Why some people don't like using prescription medicines

Published in Medicinewise Living

Date published: About this date

By NPS guest writer, Dr Edwin Kruys

Some time ago, a friend told me she was suffering terrible migraines. About three times per week she had to lie down in a dark room for hours, until the headaches subsided.

She was taking large amounts of paracetamol and ibuprofen. Over the years she had spent thousands of dollars on acupuncturists, naturopaths, masseurs, and herbal and homeopathic medicines. But the headaches didn't subside.

"Did you see your GP?" I asked. To my surprise, she hadn't. "I'm afraid she will prescribe strong medication," she said. "You probably disagree, but I'm against medication. I prefer to deal with illnesses the natural way."

She was right: I didn't agree. But her concerns were real. Many of my patients feel the same way. There are many reasons why some people don't like using prescription medicines. Here's a top-10, based on what my patients have told me over the years:

  1. Fear of adverse reactions and possible long-term side effects.
  2. The stigma of having to take pills because of an illness.
  3. Preference for natural remedies and herbal, natural, vitamin or mineral products.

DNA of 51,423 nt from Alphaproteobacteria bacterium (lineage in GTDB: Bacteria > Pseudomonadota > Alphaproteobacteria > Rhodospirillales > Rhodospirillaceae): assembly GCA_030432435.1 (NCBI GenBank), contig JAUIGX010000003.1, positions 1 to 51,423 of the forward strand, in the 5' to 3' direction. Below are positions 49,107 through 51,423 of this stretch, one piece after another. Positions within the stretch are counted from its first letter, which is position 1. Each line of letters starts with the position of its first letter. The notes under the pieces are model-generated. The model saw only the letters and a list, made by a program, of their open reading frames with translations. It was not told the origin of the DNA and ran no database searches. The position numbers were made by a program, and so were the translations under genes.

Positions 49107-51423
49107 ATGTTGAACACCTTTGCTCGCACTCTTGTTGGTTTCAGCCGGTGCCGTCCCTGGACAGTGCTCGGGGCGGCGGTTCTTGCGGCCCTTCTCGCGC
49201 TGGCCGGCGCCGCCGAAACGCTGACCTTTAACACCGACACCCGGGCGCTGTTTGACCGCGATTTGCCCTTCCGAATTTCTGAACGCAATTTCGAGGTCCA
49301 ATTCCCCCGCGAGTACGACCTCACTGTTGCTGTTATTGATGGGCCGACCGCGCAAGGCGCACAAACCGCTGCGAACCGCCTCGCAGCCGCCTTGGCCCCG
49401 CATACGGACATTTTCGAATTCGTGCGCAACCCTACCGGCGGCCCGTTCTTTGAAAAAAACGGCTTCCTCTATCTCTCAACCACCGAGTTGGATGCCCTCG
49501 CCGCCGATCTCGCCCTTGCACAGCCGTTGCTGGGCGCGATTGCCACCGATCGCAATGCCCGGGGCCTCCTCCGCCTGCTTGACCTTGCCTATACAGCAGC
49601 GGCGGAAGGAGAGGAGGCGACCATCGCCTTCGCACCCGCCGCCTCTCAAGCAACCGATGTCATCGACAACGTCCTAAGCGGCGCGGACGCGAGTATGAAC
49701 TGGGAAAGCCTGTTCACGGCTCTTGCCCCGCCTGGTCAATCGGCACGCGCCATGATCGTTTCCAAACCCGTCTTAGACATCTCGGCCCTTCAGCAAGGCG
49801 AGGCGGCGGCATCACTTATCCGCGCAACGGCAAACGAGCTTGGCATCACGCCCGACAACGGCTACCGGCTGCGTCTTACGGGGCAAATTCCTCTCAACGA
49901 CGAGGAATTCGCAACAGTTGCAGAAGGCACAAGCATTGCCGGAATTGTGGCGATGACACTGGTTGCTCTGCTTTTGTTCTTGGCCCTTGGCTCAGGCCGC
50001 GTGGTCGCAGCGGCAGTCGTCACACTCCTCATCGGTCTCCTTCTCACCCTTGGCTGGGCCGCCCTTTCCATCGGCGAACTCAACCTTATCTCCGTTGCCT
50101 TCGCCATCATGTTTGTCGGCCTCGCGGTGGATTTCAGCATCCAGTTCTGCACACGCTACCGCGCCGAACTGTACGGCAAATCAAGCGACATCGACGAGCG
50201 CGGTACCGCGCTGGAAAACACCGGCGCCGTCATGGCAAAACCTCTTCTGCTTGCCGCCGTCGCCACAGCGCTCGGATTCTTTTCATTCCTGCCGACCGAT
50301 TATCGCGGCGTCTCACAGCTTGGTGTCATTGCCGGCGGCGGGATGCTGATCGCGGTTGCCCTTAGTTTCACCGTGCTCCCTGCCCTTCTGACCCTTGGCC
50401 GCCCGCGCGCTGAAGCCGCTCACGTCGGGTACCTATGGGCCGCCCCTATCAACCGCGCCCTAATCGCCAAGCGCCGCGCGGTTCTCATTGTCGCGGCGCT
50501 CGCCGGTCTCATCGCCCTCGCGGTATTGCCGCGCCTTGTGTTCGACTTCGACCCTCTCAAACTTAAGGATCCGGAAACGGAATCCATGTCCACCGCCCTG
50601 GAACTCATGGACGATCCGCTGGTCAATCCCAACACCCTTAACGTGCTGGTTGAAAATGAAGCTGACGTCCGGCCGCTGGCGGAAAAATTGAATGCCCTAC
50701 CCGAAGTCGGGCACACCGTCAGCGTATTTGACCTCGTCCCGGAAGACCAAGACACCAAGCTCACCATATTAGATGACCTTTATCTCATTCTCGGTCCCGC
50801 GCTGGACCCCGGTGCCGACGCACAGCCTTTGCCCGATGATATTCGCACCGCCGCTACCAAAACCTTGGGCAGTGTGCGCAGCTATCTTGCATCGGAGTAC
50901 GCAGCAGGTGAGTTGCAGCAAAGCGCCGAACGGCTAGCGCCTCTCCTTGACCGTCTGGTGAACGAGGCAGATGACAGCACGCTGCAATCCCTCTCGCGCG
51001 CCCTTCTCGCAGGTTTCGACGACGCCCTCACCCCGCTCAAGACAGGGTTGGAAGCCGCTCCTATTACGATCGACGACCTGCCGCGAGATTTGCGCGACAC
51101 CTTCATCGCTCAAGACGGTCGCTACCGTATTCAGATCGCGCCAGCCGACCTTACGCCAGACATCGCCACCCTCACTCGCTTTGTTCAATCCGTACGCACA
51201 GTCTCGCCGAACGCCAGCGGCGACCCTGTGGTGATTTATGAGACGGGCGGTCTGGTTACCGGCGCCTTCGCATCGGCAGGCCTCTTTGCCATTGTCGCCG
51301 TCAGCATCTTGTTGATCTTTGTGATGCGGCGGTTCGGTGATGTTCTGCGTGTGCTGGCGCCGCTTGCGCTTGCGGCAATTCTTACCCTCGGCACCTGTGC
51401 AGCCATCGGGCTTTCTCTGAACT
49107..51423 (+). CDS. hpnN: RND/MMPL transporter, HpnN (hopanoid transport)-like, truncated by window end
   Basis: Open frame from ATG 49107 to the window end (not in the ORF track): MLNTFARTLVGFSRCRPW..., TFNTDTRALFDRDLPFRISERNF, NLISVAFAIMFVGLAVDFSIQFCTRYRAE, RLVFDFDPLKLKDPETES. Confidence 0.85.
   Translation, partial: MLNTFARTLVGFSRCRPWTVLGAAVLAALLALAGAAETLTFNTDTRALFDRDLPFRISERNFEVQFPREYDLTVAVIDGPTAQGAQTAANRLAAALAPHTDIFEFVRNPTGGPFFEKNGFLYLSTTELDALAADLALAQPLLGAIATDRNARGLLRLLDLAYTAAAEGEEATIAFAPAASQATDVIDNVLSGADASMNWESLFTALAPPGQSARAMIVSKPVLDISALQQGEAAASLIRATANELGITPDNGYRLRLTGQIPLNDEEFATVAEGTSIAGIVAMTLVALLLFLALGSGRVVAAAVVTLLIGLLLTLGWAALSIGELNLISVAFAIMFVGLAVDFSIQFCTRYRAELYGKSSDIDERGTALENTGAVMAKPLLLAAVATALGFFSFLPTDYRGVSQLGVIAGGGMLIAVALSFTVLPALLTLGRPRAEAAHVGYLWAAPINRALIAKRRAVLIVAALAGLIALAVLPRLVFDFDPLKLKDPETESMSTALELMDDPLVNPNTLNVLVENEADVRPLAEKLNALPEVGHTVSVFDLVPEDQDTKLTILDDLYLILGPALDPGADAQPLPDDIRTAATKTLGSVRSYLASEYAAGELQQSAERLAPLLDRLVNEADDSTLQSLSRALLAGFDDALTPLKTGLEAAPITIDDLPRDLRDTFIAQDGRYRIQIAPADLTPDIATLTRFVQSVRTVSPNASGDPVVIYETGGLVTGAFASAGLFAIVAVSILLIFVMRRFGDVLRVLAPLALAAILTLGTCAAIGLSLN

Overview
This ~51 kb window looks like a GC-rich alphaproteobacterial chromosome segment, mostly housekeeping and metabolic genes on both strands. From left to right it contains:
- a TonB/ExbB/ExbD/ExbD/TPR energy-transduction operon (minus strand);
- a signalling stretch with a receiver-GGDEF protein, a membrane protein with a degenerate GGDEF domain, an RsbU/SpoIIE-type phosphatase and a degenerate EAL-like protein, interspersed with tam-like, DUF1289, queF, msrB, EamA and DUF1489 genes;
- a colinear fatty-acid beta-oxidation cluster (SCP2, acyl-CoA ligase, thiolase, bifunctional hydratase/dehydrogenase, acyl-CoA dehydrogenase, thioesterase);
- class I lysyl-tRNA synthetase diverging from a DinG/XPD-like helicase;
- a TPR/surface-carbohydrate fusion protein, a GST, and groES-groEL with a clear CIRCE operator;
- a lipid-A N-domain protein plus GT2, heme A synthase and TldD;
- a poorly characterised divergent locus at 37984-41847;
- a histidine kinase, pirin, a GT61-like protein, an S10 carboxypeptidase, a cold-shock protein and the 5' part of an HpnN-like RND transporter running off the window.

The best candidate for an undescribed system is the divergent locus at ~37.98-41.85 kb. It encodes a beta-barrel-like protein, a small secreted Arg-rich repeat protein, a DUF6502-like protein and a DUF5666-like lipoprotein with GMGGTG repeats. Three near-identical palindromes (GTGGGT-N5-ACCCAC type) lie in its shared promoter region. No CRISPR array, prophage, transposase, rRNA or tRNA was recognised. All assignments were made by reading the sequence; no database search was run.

4. The perception that taking a prescription medicine is a sign of weakness or failure.
  5. Fear of becoming reliant on or addicted to medicine.
  6. The cost of a doctors visit and prescription medicines.
  7. The perception that medication may not really be necessary.
  8. Uncertainty about the benefits of medicines.
  9. Negative press or experiences by others.
  10. Lack of trust in pharmaceutical companies.

My friend was desperate and the migraines were clearly impacting on her quality of life. I convinced her that over-the-counter medicines like paracetamol and ibuprofen, while they can help treat migraines in some people, have serious side effects if she takes more than the recommended dose. It was clear to her that in this case the complementary medicines hadn't worked either. She decided to see her GP. Much to her surprise she was prescribed medication that reduced her headaches to less than once a month — without any side effects.

Many people prefer to take herbal, natural, vitamin or mineral products, and fear medicines prescribed by a doctor. There is nothing wrong with that, but it is important to remember that these are also medicines and they can have side effects and interactions too. Don’t hesitate to discuss your concerns with your GP. This isn’t a sign of weakness or failure but just due diligence. GPs often suggest natural 'lifestyle' remedies as well. Most doctors are happy to go through the pros and cons of various options, including any concerns from the top-10 list above, before writing out a script. The final decision is, as always, yours.

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Dr Edwin Kruys is a general practitioner from Western Australia, who writes about healthcare, social media and eHealth.